Units of 1000 are extremely handy for humans, we can convert KB and MB and GB in our head, by simply moving the decimal point. Units of 1024 are not so easy, but it came about in the computer early days back when 1024 bytes was a pretty large chip. We had to count bytes precisely to ensure the data would fit into the chip, and the 1024 number was quite important for programmers. Not still true today, chips are huge, and exact counts are unimportant now. Hard drives dimension size in units of 1000, but our operating systems still like to convert file sizes to 1024 units. There is no valid reason why...
Interesting color, at least for me. :) As a computer programmer, back in the day decades ago, I had the job of modifying a boot loader in a 256 byte PROM. It was in an 8080 test station that loaded programs from a cassette tape, and I had to add loading from a central computer disk if it was present. I added the code, but it was too large. After my best tries, it was still 257 bytes, simply one byte too large to fit. It took another week and some dirty tricks to make it fit. Memory size was very important then, but today, our computers have several GB of memory and disk, and the precise data sizes really matter little.
The definition of the unit prefix "Mega" absolutely has always meant millions (decimal factors of 1000x1000) - and of course it still does mean 1000, it does NOT mean 1024. However, memory chips are necessarily dimensioned in binary units (factors of 1024), and they simply incorrectly appropriated the terms kilo and mega, years ago... so we do use it that way. In the early days, when memory chips were tiny, it was more important to think of file sizes in binary, when they had to fit. Since then though, chips have become huge, and we don't sweat a few bytes now.
And also, with the goal to preserve the actual decimal meanings of Mega and Kilo, new SI units Ki and Mi and Gi were defined for the binary powers of 1024, but they seem ignored, they have not caught on. So, this still complicates things today. Memory chips are binary of course, but there is absolutely no reason why our computer operating system still does this, regarding file sizes. Humans count in decimal powers of 10.
Note that you will see different numbers in different units for the same file size dimension:
The numbers we need to know is the image size in pixels. Then image size in bytes is (width in pixels) x (height in pixels) and then x 3 (for 3 bytes per pixel, if normal 24 bit color). That is the real decimal data size in bytes. Then for binary numbers for bytes, then divided by 1024 bytes for KB, or divided by 1024 bytes twice for MB. After that, you can go back to real decimal byte count by multiplying by 1.024 (once for KB, or twice for MB, or three times for GB).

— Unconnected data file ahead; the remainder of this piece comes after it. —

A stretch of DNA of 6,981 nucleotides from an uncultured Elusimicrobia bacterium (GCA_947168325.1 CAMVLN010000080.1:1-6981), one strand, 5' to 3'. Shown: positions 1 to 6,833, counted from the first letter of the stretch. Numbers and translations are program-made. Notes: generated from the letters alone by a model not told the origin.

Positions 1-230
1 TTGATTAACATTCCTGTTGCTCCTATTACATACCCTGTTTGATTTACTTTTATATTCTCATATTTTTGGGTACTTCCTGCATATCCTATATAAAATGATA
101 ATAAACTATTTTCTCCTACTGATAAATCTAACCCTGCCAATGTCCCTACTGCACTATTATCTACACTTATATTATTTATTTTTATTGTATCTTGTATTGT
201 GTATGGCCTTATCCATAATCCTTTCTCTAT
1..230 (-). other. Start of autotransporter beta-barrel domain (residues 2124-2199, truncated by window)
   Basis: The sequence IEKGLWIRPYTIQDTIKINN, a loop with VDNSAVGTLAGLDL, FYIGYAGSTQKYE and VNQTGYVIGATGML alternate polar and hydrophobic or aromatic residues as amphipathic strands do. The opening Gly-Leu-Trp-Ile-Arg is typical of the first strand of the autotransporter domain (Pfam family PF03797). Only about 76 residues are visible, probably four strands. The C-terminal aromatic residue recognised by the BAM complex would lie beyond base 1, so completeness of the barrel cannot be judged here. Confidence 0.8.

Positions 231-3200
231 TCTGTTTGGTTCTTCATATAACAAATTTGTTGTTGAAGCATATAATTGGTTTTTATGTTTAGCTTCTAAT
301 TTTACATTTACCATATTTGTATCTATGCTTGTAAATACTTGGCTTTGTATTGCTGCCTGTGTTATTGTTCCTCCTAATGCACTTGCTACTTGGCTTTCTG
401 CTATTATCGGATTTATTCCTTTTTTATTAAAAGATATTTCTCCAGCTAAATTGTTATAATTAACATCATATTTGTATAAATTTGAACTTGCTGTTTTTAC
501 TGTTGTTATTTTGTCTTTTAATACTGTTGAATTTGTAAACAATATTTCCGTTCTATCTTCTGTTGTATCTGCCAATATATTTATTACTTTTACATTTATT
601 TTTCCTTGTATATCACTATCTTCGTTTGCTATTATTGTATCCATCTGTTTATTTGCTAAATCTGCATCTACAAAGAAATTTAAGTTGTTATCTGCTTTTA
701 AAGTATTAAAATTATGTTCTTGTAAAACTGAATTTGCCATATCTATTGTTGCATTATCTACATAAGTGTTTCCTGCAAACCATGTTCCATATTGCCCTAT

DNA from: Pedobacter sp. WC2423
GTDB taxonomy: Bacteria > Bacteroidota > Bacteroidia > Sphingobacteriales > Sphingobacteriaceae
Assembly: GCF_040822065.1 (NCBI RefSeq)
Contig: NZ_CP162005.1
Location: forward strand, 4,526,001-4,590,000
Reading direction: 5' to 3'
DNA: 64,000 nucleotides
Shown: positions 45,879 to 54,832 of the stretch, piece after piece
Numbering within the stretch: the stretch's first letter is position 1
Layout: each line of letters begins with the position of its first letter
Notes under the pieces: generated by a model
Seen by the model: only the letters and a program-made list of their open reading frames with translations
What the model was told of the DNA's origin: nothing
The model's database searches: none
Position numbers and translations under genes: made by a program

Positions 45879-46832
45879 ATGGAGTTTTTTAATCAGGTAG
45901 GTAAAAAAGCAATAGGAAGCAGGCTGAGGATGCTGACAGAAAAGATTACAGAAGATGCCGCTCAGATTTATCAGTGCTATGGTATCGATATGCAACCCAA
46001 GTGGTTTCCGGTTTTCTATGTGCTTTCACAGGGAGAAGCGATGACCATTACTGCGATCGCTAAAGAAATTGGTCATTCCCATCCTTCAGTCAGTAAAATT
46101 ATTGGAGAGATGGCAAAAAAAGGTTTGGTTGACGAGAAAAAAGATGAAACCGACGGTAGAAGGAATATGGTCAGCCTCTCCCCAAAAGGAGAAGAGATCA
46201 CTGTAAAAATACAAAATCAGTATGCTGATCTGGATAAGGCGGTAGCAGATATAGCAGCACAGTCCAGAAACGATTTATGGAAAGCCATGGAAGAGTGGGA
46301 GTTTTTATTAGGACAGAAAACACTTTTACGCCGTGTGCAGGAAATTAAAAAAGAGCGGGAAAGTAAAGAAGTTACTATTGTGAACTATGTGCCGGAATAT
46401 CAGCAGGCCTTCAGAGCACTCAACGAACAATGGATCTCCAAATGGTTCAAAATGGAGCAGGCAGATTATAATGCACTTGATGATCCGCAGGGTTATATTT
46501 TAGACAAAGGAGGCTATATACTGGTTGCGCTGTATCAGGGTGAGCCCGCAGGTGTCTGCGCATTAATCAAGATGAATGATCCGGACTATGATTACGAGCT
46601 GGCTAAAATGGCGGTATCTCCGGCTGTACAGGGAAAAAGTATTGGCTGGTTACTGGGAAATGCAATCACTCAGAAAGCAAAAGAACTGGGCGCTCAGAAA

Example For a 4000 x 2500 pixel image, then: (24-bit RGB is most common)
4000 x 2500 pixels = 4000x2500 = 10 megapixels
4000x2500 x 3 = 30 million bytes (if 24-bit RGB)
30,000,000 bytes / (1024 x 1024) = 28.61 megabytes (MB)
This is simply how large the data is - For ANY 24-bit 10 megapixel image, but JPG files compress it smaller (only while in the file).
57.220 MB if 48-bit RGB (6 bytes RGB per pixel)
38.147 MB if 32-bit CMYK (4 bytes CMYK per pixel)
28.610 MB if 24-bit RGB (3 bytes RGB per pixel)
19.073 MB if 16-bit GrayScale (2 bytes per pixel)
9.537 MB if 8-bit GrayScale (1 byte per pixel)
1.192 MB if 1-bit Line Art (1 bit per pixel)
Scanning any 6x4 inch photo will occupy the amounts of memory shown in the table below. I hope you realize that extreme resolution rapidly becomes impossible.
You may enter another resolution and scan size here, and it will also be calculated on the last line of the chart below. Seeing a result of NaN means that some input was Not a Number.
When people ask how to fix memory errors when scanning photos or documents 9600 dpi, the answer is "don't do that" if you don't have 8 gigabytes of memory, and a 9600 dpi scanner, and have a special reason. It is normally correct to scan at 300 dpi to reprint at original size (600 dpi can help line art scans, but not color or grayscale).
Notice that when you increase resolution, the size formula above multiplies the memory cost by that resolution number twice, in both width and height. The memory cost for an image increases as the square of the resolution. The square of say 300 dpi is a pretty large number (more than double the square of 200).
Scan resolution and print resolution are two very different things. The idea is that we might scan about 1x1 inch of film at say 2400 dpi, and then print it 8x size at 300 dpi at 8x8 inches. We always want to print photos at about 300 dpi, greater scan resolution is only for enlargement purposes.
The enlargement factor is Scanning resolution / printing resolution. A scan at 600 dpi will print 2x size at 300 dpi.
Emphasizing, unless it is small film to be enlarged, you do not want a high resolution scan of letter size paper. You may want a 300 dpi scan to reprint it at original size.
When we double the scan resolution, memory cost goes up 4 times. Multiply resolution by 3 and the memory cost increases 9 times, etc. So this seems a very clear argument to use only the amount of resolution we actually need to improve the image results for the job purpose. More than that is waste. It's often even painful. Well, virtual pain. <grin>